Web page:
Launched at the height of the 2008 financial crisis, bitcoin had a singular purpose then: to fight the centralized nature of the mainstream financial system and give the ultimate power back to the people. Satoshi Nakamoto’s vision has gradually been achieved, with cryptocurrencies and the blockchain technology that underpins them revolutionizing many industries. However, the very entities that are meant to facilitate this revolution could prove to be the biggest impediment. Are cryptocurrency exchanges becoming the same infallible powerhouses that cryptos have strived to fight for the past decade?
Too Big To Fail?
Coinbase is the biggest cryptocurrency exchange in the United States and while it is miles behind market leaders Binance and OKEx in trading volume, its significance far supersedes its size. From a small startup in 2012, the San Francisco-based firm has grown to be a behemoth in the cryptocurrency industry that according to an article in Fortune, is quickly becoming “too big to fail.”
In the recent past, Coinbase has made a series of moves that are geared towards the creation of an empire that will play a central role in the rise of cryptocurrencies. Having established itself as the leader in the U.S with over 25 million users, Coinbase moved in on institutional investors by launching Coinbase Prime, Coinbase Custody and the Institutional Coverage Group. The exchange has also begun talks with the regulatory authorities about acquiring a banking license. These moves, combined with an array of acquisitions made in the past two years, would make Coinbase a virtually infallible empire.
At the height of the cryptocurrency upward surge, rumors began circulating that Coinbase would list Ripple’s native XRP token. These rumors sparked an XRP-buying frenzy which sent its price “to the moon.” Expectedly, its price crashed after Coinbase denied the rumors. When Bitcoin Cash was listed, it emerged there may have been people with insider knowledge who cashed in on the knowledge to make millions of dollars. Coinbase set out to investigate these accusations but no one was found culpable.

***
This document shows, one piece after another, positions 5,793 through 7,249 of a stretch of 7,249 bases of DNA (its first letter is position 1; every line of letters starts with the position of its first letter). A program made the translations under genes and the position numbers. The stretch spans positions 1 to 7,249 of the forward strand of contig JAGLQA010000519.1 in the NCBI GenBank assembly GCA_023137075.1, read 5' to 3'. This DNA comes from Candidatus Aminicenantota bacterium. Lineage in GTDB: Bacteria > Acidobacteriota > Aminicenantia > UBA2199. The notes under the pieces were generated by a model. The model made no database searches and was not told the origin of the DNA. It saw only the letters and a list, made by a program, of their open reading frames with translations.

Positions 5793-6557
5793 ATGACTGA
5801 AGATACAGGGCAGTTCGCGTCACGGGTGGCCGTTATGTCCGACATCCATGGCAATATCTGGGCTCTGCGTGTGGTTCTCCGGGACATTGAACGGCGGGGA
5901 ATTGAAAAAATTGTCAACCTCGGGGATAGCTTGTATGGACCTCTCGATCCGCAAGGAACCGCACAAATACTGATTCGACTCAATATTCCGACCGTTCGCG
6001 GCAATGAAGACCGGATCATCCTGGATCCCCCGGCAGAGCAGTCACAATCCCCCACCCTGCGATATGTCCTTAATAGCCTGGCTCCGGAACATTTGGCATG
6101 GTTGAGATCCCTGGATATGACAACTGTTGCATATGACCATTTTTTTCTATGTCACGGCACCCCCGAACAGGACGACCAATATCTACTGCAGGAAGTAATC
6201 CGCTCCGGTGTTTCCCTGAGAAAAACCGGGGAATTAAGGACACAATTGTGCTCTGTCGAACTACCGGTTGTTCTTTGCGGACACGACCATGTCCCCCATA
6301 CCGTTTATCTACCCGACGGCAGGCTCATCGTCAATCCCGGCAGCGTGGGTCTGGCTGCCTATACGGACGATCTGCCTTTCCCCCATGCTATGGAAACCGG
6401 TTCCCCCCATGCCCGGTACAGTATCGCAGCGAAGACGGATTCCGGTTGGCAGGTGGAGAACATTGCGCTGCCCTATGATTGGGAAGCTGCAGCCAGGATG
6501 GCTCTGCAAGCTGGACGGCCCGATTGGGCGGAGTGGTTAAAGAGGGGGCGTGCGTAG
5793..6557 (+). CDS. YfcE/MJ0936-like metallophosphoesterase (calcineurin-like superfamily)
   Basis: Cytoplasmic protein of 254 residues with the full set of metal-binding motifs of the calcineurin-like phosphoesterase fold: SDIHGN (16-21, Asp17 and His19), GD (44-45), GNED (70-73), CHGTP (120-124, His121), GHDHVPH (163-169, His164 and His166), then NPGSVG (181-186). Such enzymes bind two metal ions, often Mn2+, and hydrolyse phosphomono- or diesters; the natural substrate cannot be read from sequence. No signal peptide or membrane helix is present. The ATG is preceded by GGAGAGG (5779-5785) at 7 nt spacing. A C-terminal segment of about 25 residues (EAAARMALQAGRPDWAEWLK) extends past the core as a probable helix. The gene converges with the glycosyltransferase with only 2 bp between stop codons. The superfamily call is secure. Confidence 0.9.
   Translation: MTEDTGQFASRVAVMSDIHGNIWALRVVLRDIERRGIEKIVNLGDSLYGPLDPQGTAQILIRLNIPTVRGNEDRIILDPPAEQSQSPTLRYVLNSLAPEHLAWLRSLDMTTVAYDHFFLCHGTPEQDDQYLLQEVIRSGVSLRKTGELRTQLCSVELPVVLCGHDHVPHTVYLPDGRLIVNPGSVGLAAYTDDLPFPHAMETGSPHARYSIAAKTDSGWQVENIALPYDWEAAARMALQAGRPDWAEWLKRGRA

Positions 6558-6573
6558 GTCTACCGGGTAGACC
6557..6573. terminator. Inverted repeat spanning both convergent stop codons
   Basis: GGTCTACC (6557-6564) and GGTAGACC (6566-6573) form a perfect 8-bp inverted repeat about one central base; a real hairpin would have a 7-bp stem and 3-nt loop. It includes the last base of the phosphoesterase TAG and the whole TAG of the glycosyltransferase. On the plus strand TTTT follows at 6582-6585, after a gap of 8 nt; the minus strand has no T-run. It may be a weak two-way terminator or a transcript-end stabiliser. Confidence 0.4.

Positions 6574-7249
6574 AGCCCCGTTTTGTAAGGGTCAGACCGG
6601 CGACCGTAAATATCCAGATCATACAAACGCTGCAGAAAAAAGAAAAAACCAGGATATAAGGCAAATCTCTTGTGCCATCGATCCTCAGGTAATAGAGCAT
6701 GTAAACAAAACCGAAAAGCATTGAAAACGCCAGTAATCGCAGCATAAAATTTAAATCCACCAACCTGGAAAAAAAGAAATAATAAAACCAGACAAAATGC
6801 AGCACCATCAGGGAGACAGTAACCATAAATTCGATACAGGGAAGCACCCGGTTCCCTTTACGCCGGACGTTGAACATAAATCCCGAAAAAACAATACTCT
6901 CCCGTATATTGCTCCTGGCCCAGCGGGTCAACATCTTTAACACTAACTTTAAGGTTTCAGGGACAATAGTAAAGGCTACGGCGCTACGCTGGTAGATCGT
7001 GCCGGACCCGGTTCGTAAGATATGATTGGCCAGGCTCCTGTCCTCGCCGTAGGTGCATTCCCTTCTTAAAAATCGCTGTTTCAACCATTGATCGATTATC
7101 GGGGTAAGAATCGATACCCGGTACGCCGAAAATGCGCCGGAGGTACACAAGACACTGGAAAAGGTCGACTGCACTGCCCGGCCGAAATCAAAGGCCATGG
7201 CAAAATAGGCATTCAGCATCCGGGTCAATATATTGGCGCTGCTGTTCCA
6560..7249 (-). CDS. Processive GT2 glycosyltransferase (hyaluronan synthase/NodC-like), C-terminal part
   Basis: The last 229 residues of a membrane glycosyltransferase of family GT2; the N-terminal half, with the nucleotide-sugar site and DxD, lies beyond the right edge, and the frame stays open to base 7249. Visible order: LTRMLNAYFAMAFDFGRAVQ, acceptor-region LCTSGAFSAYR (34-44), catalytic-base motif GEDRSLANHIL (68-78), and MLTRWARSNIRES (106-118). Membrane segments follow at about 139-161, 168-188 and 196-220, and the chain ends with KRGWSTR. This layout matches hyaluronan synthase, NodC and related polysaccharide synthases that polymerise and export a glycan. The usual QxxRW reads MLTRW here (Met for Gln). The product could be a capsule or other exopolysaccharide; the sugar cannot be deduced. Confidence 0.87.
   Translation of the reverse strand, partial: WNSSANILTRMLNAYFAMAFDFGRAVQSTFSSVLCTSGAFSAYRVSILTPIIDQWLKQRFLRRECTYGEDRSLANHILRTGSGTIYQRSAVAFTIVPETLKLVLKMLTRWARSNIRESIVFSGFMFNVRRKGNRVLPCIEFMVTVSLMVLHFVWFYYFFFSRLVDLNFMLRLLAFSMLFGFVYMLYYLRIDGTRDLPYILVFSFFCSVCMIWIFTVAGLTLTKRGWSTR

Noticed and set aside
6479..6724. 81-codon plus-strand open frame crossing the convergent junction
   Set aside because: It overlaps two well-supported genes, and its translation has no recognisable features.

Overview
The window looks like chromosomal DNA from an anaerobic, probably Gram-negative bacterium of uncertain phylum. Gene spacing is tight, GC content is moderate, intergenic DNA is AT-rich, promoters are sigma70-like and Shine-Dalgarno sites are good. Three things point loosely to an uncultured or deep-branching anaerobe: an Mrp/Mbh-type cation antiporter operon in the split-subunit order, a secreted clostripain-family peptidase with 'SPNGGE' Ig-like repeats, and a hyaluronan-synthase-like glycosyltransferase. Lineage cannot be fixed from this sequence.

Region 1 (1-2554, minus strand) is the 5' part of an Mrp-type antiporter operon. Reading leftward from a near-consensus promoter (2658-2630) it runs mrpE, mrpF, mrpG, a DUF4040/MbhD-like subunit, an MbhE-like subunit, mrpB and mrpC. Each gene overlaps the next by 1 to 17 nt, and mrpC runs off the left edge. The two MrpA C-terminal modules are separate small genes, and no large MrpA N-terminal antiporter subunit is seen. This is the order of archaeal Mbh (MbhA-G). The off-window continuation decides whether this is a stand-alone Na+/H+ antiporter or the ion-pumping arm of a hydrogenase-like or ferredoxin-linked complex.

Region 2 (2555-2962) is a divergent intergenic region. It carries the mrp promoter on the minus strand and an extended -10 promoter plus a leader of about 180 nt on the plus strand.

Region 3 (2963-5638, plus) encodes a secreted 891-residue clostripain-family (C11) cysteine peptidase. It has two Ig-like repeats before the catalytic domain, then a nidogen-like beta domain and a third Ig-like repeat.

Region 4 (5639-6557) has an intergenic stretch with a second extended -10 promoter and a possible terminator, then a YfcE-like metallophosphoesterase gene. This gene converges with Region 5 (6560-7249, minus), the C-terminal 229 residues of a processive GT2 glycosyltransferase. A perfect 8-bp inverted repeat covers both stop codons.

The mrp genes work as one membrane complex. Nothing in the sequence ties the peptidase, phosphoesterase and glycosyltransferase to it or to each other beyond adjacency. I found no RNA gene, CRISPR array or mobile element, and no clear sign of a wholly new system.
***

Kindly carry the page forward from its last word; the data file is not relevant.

This ability to determine the direction the market takes further underlines the ultimate power that cryptocurrency exchanges have acquired. This is not unique to Coinbase. Binance and OKEx, the two biggest exchanges by trade volume globally, have as big a say on what direction the market takes. Just recently, Binance delisted four coins, among them Bytecoin and Iconomi which saw their prices shed over 20 percent of their value.
Combined, the top five exchanges, which include Huobi, HitBTC and Bitfinex, typically facilitate over $5 billion worth of crypto daily. Needless to say, if any of them crashed, the effects would be devastating. This reflects the banking system that was the root of the 2008 financial crisis, the same system Nakamoto set out to bypass through the launching of Bitcoin. Before the crisis, some of the financial giants such as Lehmann Brothers also seemed infallible, but they all crashed, with most filing for bankruptcy.
The cryptocurrency industry has already been through one scary experience, an experience that almost brought it to its knees. In early 2014, the biggest Bitcoin exchange at the time, Mt. Gox, lost over 800,000 bitcoins to hackers in what is one of the largest cryptocurrency heists ever. At the time, the exchange was handling 80 percent of all Bitcoin transactions. The subsequent collapse of the exchange proved devastating for the industry and the effects are still being felt four years later.
One of the possible solutions has been the emergence of decentralized exchanges, referred to as DEX’s. DEX’s align themselves with Nakamoto’s vision of an industry free from centralized bias and control. Unfortunately, these haven’t been as popular and only account for a small fraction of the daily trade volume. To make it worse, some of them have been a contradiction of the decentralization principle, further eroding people’s faith in them. One of these is Newdex which was hacked recently, losing close to $30,000 worth of its clients’ tokens.
Are we getting rid of the ‘monster’ that is the traditional banking empire but replacing it with a new ‘infallible’ empire? Time will tell.
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